The S95C’s Filmmaker mode is incredibly accurate right out of the box, and Movie mode isn’t bad, either. Picture purists will appreciate Filmmaker mode’s accuracy; I measured an average DeltaE (a measurement that determines perceptible color error, with lower numbers being better) of around 1.5 across primary and secondary color points. A value of 3 represents the accepted threshold of color error noticeable to most people.

An abundance of gaming features

The Samsung S95C on a wooden credenza in front of a brick wall displaying the Gaming Hub OS screen.

Reviewed / Melissa Rorech

Gaming Hub on the Samsung S95C includes cloud gaming options.

The S95C is one of the best gaming TVs money can buy. All four of its HDMI ports support 4K gaming at 120Hz, so if you own a PlayStation 5, an Xbox Series X, and an eARC-enabled soundbar, you’ll still have one input left that supports 4K/120Hz.

In addition to its incredibly low input lag, the S95C supports Auto Low Latency Mode (ALLM), Variable Refresh Rate (VRR), and AMD FreeSync Premium for smooth, low-latency gaming. The TV’s 144Hz refresh rate is nice to have in your back pocket, too, even if the majority of your gaming happens at 60 or 120fps.

The S95C’s Game Mode can be accessed by way of the settings menu, and once enabled, users can access various picture- and performance-related settings by way of a quick menu called Game Bar. While the global picture settings menu allows for big, sweeping changes to Game Mode’s picture, Game Bar offers a separate set of picture presets organized by game genre. It’s an easy way to make minor, on-the-fly adjustments to the game’s picture.

Sleek, thoughtful design

The S95C’s panel isn’t quite as wafer-thin as the S95B’s, but because the TV’s inputs have been relegated to the One Connect Box, the panel is uniformly svelte with no bulk around its midsection. Despite the new dimensions, the S95C is still wildly thin, giving it an air of high-end sophistication. The S95C’s pedestal-style stand holds the panel up from its center and offers just over three inches of clearance—ample room for a soundbar.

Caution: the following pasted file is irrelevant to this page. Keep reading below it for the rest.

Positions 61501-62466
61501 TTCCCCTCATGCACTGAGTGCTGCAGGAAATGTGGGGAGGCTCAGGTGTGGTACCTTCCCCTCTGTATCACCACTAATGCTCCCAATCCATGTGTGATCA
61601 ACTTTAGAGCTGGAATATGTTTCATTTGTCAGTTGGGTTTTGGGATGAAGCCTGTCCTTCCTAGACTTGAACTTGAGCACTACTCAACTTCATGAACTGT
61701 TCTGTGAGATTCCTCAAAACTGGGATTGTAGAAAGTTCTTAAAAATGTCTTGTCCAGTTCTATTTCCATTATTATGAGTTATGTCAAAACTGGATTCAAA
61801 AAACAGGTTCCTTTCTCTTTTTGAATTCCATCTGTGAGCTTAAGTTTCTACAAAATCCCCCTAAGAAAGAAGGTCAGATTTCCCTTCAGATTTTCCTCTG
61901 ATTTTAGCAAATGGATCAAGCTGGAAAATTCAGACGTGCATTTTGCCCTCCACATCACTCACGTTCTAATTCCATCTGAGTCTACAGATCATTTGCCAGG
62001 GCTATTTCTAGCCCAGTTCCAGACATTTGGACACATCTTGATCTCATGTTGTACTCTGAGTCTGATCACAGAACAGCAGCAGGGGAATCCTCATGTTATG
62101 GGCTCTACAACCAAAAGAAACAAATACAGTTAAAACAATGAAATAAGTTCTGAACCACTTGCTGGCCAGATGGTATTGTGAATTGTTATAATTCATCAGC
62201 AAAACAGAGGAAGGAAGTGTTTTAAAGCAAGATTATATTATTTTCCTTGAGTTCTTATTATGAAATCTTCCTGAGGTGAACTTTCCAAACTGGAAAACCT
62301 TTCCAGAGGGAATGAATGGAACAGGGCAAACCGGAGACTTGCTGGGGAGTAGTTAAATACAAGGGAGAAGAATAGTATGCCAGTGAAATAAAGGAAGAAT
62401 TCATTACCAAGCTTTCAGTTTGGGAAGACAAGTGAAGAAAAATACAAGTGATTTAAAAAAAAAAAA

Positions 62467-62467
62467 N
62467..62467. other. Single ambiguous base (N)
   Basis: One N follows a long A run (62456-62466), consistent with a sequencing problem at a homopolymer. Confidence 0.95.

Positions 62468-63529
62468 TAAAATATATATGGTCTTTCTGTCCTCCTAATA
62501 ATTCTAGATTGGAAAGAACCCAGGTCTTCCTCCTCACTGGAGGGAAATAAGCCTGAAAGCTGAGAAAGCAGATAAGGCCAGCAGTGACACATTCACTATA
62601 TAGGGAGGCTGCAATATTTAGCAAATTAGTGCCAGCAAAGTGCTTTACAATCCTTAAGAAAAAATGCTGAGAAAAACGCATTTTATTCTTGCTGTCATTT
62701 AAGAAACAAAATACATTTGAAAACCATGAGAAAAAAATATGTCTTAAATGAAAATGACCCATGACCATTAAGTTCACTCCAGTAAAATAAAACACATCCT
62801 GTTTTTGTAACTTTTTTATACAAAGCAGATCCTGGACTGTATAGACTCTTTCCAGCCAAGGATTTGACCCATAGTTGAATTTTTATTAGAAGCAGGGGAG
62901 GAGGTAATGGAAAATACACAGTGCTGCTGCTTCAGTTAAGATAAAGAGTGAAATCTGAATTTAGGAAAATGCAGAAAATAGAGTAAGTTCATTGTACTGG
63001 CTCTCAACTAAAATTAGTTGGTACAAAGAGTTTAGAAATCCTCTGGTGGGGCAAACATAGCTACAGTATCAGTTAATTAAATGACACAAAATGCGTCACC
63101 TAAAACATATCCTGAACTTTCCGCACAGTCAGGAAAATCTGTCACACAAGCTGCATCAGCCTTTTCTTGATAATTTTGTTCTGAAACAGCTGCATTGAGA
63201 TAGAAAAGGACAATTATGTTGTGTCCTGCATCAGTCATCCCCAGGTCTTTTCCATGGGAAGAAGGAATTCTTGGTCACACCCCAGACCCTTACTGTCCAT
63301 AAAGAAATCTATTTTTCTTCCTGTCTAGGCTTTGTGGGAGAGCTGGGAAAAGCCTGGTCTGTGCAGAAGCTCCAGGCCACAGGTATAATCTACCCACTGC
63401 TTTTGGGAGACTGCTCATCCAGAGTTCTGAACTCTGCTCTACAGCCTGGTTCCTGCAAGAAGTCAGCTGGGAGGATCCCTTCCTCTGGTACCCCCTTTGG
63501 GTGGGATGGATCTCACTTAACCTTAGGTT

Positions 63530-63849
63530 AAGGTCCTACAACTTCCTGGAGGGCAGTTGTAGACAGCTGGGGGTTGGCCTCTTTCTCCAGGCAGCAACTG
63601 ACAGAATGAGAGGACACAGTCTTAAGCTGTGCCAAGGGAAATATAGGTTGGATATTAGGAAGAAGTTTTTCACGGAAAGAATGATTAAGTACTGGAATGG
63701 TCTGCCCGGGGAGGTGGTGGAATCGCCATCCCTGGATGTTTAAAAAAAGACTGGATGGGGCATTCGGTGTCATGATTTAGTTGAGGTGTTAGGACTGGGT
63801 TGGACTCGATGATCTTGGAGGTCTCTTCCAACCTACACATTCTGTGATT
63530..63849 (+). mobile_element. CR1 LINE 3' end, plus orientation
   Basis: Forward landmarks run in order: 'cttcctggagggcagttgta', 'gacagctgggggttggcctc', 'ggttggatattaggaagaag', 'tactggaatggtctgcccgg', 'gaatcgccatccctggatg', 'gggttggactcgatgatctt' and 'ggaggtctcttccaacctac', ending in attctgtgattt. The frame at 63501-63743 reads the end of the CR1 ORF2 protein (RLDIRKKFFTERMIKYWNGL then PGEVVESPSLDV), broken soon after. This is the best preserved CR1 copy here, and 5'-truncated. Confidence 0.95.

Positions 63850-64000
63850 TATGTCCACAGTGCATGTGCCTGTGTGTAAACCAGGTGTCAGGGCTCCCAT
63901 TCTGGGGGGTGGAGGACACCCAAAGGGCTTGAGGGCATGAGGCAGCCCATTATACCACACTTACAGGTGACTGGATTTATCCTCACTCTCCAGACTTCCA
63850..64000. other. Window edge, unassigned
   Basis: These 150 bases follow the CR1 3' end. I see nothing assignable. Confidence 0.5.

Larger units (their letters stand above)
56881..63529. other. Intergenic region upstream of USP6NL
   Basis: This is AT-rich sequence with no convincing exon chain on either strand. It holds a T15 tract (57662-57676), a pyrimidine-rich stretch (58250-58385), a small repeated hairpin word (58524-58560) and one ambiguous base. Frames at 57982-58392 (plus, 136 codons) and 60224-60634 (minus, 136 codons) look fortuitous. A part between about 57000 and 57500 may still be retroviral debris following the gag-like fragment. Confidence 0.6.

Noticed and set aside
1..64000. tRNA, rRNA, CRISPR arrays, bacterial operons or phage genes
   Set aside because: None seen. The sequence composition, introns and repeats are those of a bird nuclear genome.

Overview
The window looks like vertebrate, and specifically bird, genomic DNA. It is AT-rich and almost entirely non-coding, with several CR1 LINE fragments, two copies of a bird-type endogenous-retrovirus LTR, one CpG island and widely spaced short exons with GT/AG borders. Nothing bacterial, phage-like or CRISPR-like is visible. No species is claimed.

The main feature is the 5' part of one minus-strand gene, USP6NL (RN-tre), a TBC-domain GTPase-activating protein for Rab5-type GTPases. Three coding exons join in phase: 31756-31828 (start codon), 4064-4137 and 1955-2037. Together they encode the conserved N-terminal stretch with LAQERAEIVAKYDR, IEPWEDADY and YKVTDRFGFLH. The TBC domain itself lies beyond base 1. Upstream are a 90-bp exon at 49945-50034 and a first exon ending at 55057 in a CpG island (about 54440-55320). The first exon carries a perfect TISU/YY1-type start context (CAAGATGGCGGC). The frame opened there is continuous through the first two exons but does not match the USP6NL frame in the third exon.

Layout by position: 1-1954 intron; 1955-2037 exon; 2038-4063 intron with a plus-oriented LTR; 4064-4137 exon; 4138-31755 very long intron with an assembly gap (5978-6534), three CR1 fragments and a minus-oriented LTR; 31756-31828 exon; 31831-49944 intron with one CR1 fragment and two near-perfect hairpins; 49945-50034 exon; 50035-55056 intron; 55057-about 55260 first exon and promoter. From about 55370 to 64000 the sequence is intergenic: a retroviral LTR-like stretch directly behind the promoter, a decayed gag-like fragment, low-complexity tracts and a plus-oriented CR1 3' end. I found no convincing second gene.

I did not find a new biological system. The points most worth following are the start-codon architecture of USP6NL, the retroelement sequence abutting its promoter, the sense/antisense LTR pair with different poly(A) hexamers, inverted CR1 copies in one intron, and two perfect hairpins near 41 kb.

As mentioned, the One Connect Box can be detached from the neck of the stand and positioned somewhere nearby, which provides plenty of flexibility for folks who are particular about the organization of their devices. When attached to the stand, using the One Connect Box feels similar to using a traditional set of internal inputs.

What we don’t like

Cluttered software with occasional sluggishness

The Samsung S95C QD-OLED TV on an entertainment center next to a brick wall.

Reviewed / Melissa Rorech

Samsung’s Tizen OS is faster over last year’s version, but it’s still frustrating to navigate.

Navigating the S95C’s smart platform and menu options feels slightly faster than it did on last year’s S95B, but there’s still an occasional hiccup if you happen to be an experienced user blasting through menu options at high speed.

The real source of my frustration lies with the general layout of the software and how difficult it can be to move swiftly from one app to another (or in and out of inputs). The fastest way to pull up the settings menu while playing content, for instance, requires pushing a multi-function button on the remote, navigating up to a settings menu, and then scrolling through to the “all settings” option. There’s a new feature this year that allows users to reorder quick menu options (one of the first things I did was move the “all settings” option to the front of the row), but it’s still a weirdly laborious process to jump into the TV’s settings.

If you’ve used Samsung Smart Hub in the last year, there won’t be any surprises here: There’s a dedicated home screen from which you can access your apps, but they’re surrounded by a slew of sponsored and recommended content, which tend to look more prominent than the options you’re actually looking to click on.

The breadth of supported software is appreciated, but I continue to find the Smart Hub experience to be somewhat prickly. It’s as though every task requires one or two more steps than it ought to.

Minor color fringing

A closeup of the S95C screen showing green and magenta color fringing on a black and white checkerboard pattern.

Reviewed / Melissa Rorech

The S95C’s subpixel structure can cause green and magenta color fringing. Thankfully it isn’t noticeable from a normal viewing distance.

Like all of the QD-OLED TVs we’ve reviewed to date, the S95C uses a particular subpixel structure that positions the green subpixel atop red and blue, which creates a very minor, green- or magenta-colored fringe along the edge of white or near-white picture elements.